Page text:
Some brands choose to embrace digital printing technology to create highly decorated e-commerce boxes and packaging to provide an “out of the box” experience; others seek to personalize the experience by adding the customer’s name or other personalized messages to the packaging, either by digitally printing the product packaging itself or by adding a label as part of the packaging process. production.

The same digital printing processes that personalize a product can also be used to add unique tracking via 2D barcodes to facilitate shipping and returns without requiring an additional production step – making for a closed-loop experience much easier to maintain.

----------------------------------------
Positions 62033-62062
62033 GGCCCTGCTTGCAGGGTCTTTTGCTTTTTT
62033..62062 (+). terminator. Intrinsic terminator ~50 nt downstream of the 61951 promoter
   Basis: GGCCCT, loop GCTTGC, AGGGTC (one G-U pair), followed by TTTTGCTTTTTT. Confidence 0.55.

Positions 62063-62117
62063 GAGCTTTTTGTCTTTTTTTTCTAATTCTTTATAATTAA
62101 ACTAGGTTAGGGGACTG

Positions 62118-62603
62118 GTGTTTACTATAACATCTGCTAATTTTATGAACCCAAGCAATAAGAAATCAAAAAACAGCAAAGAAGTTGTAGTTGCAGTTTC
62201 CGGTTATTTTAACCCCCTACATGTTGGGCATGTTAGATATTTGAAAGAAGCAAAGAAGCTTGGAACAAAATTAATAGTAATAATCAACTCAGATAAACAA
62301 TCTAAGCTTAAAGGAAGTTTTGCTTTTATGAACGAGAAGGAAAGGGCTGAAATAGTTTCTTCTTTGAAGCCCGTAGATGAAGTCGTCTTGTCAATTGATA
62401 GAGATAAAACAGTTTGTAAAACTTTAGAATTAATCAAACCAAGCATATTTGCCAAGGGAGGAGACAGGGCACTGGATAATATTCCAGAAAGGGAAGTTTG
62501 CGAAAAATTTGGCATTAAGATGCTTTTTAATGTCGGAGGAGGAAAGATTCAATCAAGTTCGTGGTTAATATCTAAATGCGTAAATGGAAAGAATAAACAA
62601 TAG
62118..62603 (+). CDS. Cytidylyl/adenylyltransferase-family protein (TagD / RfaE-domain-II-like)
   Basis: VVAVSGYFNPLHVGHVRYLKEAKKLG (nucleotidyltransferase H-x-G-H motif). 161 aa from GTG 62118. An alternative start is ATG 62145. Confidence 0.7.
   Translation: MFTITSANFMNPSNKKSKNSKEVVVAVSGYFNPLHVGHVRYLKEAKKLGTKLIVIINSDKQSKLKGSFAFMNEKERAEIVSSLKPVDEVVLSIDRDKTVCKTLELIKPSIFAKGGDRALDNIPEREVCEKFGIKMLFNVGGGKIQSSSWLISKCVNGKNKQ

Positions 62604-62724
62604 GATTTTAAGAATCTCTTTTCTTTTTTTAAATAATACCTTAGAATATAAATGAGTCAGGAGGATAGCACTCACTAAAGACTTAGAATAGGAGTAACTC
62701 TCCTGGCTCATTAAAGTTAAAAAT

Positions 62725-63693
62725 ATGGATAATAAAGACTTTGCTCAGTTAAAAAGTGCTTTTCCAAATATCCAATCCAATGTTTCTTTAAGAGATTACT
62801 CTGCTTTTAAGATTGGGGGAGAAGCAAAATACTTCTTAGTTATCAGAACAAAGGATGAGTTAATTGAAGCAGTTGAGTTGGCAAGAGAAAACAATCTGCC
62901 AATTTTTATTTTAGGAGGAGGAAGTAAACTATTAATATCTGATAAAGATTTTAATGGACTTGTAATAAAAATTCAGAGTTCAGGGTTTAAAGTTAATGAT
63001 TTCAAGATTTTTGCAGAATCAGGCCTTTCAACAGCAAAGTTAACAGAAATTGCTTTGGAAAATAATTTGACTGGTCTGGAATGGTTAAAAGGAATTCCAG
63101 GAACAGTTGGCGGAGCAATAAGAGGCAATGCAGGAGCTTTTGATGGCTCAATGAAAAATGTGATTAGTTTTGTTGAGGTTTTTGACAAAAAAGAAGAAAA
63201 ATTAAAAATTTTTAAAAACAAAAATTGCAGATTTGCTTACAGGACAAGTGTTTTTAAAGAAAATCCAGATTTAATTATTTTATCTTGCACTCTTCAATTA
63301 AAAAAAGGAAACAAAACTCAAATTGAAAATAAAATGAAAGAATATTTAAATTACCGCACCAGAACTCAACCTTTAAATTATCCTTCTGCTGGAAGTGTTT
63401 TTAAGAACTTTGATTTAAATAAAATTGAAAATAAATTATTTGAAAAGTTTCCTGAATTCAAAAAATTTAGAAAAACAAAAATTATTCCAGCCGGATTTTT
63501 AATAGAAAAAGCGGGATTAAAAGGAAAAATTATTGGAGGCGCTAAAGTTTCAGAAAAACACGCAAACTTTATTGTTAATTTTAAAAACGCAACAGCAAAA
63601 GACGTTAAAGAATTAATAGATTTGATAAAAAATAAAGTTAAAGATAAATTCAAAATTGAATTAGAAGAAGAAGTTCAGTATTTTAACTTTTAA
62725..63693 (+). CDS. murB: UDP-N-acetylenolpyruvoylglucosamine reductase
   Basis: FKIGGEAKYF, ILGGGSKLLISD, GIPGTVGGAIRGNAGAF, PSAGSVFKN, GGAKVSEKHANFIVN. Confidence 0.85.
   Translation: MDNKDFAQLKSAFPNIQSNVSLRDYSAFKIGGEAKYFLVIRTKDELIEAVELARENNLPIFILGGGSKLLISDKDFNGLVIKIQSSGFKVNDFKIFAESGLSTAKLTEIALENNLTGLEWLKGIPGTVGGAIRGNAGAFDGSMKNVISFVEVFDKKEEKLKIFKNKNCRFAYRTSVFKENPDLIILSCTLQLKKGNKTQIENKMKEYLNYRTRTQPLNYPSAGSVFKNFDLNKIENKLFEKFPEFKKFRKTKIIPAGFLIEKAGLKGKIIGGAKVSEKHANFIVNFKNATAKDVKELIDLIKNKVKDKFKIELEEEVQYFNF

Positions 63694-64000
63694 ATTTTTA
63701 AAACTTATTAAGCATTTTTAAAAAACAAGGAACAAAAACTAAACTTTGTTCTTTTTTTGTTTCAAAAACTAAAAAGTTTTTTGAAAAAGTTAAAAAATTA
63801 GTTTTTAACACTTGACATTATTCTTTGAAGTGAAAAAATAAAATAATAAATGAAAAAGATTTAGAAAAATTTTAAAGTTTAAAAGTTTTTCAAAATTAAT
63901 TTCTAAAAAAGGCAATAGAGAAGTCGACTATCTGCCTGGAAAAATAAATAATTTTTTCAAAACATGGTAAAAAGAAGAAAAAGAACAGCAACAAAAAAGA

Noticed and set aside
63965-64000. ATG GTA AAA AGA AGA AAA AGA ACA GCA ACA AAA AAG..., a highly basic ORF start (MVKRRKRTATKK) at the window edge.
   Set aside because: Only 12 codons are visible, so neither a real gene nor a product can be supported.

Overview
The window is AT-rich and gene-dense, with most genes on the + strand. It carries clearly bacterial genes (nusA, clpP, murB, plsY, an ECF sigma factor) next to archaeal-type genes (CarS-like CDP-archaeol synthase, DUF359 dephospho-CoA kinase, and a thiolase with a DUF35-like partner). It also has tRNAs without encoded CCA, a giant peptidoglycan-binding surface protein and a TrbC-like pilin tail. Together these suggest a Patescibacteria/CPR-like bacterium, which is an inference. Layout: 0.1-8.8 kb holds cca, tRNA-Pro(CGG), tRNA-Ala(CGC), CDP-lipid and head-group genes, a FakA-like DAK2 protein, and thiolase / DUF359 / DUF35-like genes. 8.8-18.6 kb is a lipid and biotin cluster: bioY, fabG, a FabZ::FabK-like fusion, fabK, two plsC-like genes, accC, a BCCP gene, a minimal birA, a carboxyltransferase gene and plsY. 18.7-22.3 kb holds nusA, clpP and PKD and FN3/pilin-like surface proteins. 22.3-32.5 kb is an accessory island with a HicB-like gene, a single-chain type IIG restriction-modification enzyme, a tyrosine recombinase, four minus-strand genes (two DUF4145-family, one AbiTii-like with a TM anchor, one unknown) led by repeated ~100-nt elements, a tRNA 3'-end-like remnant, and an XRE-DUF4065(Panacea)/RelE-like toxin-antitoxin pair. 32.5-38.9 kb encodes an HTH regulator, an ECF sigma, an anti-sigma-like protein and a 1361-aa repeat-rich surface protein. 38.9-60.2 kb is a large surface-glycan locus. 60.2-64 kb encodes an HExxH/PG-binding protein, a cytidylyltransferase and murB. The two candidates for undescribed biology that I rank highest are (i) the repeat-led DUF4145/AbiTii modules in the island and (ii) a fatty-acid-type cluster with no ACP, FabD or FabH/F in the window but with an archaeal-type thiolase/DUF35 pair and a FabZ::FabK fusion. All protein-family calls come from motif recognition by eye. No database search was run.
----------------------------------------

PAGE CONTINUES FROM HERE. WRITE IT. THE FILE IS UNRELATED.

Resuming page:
Product packaging printed with 2D codes can also increasingly serve as a vehicle to connect and interact with consumers at home. Brands use such methods to gather valuable consumer information by encouraging product reviews and reviews, and offering repeat purchase initiatives, the information from which can be used to drive other marketing activities and inform the product strategy.

Additionally, the rise of digital printing is making this type of engagement more affordable, allowing smaller brands to operate in a space where only high-end consumer goods could previously.

COVID-19 has fundamentally changed consumer shopping habits, but it has also irrevocably altered organizations’ e-commerce strategies. Having embraced automation to better manage data and provide greater control and agility, organizations now seem fully poised to take advantage of new consumer engagement models through the evolution of product labeling and solutions. coding and marking, including the use of 2D codes.

For those who haven’t yet, it’s time to act.